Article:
Justin Trudeau Refuses to Say ‘USMCA’ at Signing Ceremony

US President Donald Trump (C) and Canadian Prime Minister Justin Trudeau, sign a new free trade agreement in Buenos Aires, on November 30, 2018, on the sidelines of the G20 Leaders' Summit. - The revamped accord, called the US-Mexico-Canada Agreement (USMCA), looks a lot like the one it replaces. But …
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Canadian Prime Minister Justin Trudeau refused to say the name of the new “USMCA” trade agreement during a signing ceremony with President Donald Trump and Mexican President Enrique Peña Nieto in Buenos Aires, Argentina, on Friday.

Trump spoke first at the signing ceremony for the three presidents to sign the United States-Mexico-Canada Agreement (USMCA) — a revamp of the North American Free Trade Agreement (NAFTA), based on Trump’s urging.

Trudeau — with whom Trump has had a rocky relationship — spoke next and conspicuously avoided calling the new agreement by its name, “USMCA,” a name that Trump came up with.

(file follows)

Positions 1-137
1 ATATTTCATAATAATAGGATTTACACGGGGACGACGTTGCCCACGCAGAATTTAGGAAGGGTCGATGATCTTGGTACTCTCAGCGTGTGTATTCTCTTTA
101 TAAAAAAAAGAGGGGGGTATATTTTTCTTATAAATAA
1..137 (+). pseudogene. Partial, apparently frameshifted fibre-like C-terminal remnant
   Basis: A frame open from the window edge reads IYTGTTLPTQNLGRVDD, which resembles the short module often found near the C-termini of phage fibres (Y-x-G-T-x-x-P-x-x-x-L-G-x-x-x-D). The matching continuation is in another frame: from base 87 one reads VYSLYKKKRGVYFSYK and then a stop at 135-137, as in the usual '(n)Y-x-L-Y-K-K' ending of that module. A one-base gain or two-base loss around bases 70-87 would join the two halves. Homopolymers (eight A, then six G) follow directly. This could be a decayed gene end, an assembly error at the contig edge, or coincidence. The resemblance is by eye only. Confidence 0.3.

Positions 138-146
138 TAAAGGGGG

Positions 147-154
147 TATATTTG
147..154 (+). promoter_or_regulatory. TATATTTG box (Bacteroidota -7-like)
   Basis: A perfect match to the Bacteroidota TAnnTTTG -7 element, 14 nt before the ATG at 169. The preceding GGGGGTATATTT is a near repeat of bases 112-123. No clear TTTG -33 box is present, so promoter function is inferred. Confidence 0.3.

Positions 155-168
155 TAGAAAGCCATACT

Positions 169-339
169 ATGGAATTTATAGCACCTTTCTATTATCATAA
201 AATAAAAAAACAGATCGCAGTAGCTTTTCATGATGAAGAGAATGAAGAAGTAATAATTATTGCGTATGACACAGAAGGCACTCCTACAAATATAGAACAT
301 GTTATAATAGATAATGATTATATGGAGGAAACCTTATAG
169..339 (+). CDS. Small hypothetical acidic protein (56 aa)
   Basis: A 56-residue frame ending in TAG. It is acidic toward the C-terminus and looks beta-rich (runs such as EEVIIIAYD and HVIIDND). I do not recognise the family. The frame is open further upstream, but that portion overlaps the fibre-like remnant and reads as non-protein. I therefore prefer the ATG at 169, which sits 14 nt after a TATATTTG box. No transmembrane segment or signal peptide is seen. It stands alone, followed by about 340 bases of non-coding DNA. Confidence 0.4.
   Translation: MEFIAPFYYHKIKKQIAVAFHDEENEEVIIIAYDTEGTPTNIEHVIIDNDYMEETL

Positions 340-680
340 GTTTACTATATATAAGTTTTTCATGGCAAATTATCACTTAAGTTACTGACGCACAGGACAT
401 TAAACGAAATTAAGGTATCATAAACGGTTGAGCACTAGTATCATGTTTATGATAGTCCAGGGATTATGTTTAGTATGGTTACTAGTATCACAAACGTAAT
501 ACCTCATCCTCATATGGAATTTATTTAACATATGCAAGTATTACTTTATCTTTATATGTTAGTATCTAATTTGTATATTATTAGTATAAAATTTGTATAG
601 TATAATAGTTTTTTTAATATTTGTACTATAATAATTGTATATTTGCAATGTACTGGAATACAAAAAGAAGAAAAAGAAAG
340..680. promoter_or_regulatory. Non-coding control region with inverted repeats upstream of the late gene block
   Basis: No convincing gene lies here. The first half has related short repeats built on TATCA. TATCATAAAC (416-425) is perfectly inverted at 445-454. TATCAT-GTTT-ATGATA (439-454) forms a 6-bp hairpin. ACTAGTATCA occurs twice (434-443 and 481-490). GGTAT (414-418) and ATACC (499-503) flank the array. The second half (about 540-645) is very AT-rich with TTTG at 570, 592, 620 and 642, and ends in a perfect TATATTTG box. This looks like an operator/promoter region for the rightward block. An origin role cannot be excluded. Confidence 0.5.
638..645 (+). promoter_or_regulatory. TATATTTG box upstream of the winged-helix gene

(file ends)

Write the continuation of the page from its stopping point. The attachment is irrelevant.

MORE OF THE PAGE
Instead, he referred to the new agreement as the “new free trade agreement,” spoke of “modernizing NAFTA,” referenced the benefits of “NAFTA,” and finally referred to it as a “new agreement.”

Nieto spoke after Trudeau. He referred to the agreement as the “USMCA” twice in his remarks. It was Nieto’s last day as president, and he touted the benefits of the new agreement.

Nieto appeared to fidget with his pen until Trump was ready to sign the agreement. Trump leaned over to him first and said encouragingly, “Let’s go.”

There was a question as to if Trudeau would show up to the signing ceremony. He and Trump have had a tense relationship, stemming from the G7 meeting in June. Trump accused Trudeau of holding a press conference that bashed him right after he left the summit.

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